I also used frozen sweet cherries in place of the blueberries and they were quite good. I just recommend you cut the cherries into quarters (or at least halves) before adding to the batter.

I’ve been experimenting trying to make them gluten free. I’ll share a recipe if I am successful.

Printable document (with image.)
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Weekending.


I had an insanely lovely weekend. Let’s see: I went for a walk.

Because Saturday was beautiful.




Fell in love with autumn all over again.

Saw a deer on the way home.

Lit a fire.


Started a little fall cleaning in my studio!

Ate a wonderful Sunday dinner, including fried (homegrown) potatoes with fresh rosemary. On the grill.

I ate meat. For the first time in seven years.

Made two pies. (Recipe soon!)

How was your weekend?

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Weekly Finds

Pie.
My Mom made a peach pie (while the peaches are still in season.) Wasn’t exactly the prettiest thing, but I hear it was delicious.
"Sun" Dried Tomatoes
I came across this post (via someone in blogland or pinterest, can’t remember who/where) and decided to make up some “sun” dried tomatoes. I simply washed them up, cut in half and dried in the dehydrator until done. Now I’ll freeze them and we can rehydrate them for use in pasta dishes or other dishes to bring a little summer into our winter. (Do you use sun dried tomatoes? Have any great ideas on how to use them?)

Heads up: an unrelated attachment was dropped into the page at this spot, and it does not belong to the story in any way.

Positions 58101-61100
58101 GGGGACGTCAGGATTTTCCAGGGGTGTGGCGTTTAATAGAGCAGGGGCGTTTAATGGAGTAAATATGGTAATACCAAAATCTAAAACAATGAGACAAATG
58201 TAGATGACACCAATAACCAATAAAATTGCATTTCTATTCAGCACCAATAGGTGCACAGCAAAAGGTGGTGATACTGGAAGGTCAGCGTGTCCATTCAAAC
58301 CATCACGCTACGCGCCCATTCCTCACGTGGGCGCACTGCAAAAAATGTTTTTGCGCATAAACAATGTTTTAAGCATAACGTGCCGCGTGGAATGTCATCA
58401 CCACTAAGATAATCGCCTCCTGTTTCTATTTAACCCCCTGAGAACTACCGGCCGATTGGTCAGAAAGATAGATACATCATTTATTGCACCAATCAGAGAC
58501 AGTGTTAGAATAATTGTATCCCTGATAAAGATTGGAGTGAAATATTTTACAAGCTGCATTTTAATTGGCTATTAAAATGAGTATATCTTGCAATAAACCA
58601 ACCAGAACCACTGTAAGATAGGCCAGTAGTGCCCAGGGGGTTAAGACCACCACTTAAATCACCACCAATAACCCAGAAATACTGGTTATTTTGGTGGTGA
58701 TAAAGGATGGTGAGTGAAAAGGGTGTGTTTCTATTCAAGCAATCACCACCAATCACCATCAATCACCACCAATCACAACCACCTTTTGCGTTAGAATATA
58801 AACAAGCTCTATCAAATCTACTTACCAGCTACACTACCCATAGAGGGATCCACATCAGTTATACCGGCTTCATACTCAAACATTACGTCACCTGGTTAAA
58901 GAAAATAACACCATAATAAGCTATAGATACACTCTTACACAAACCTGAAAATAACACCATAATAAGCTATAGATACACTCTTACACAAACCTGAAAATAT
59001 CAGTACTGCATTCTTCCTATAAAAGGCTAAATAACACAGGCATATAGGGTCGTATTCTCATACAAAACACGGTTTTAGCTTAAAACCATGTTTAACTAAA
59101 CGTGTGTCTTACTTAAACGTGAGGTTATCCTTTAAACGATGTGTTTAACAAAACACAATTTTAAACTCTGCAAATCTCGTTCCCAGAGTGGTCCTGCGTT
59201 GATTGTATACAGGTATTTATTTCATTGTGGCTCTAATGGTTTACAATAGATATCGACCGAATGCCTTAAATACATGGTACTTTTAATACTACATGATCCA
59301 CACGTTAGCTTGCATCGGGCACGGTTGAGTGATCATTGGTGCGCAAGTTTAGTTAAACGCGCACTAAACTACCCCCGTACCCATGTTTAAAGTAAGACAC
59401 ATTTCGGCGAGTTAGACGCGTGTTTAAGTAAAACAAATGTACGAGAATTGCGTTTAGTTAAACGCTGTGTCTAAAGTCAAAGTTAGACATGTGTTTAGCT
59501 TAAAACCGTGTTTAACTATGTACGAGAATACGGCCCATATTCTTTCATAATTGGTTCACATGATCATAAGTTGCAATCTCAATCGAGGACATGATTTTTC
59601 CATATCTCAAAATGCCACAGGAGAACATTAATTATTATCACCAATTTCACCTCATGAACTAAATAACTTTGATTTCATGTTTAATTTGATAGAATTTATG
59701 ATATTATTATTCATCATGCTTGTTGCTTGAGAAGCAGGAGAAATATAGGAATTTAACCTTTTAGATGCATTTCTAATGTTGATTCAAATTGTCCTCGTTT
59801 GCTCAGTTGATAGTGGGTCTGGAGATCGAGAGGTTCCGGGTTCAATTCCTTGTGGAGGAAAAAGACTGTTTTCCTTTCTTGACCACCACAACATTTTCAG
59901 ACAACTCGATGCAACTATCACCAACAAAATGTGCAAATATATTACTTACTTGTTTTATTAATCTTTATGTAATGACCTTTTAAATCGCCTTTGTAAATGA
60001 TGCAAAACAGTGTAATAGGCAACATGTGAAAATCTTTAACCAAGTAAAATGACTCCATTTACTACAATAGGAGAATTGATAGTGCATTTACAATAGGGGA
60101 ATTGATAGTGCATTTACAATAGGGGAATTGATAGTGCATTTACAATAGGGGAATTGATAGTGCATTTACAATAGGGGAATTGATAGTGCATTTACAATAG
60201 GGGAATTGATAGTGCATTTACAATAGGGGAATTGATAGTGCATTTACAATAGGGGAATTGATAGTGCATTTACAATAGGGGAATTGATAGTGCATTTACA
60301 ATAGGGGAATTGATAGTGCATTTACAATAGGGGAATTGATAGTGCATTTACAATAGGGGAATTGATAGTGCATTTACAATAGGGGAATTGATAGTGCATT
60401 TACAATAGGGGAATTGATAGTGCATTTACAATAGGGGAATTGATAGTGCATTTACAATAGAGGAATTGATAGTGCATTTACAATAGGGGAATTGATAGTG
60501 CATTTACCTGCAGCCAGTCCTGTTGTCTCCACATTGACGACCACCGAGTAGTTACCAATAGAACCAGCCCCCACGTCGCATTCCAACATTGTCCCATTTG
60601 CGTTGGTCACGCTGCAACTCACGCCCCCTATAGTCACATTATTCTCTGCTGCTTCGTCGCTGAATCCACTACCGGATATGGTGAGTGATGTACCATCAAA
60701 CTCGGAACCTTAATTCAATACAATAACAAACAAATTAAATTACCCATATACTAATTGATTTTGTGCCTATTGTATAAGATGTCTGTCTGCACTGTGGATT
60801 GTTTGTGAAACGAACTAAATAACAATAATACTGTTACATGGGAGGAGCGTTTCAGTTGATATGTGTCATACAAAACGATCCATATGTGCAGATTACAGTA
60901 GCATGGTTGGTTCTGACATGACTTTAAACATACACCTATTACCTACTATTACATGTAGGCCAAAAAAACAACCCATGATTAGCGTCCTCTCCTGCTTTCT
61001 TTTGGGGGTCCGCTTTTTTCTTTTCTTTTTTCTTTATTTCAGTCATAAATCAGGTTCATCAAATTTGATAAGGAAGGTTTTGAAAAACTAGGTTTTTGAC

(I’m also hoping to make some tomato confit today, with the excess of Roma tomatoes we have.)
Zucchini "Fries"
Inspired by this, I made some zucchini fries. Mine turned out a little soggy but were still tasty.
Reading
New reads from the library and the mail to indulge in this weekend: Anthro catalog, Whole Living, Making It (Also one + one, which I flipped through and returned.)

I very much loved Soulemama’s post Convalescence. Well said, lady.

Normally, lists like this seem to only state the obvious. And perhaps this one does too, but for some reason I found it really helpful right now.

Yellow Bird Project

My photo was featured in this “making everyday beautiful: hello September” collage over at emma lamb.

Really digging this song. And this one. And this one, too.

I have a roll of film being developed at the local drug store, so expect a film photography post soon.

What have you been finding and enjoying this week?

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A lifestyle blog for the sewing and knitting projects, photography, homemaking adventures, gardening, inspirations and other ramblings of a 20-something artist. (more...)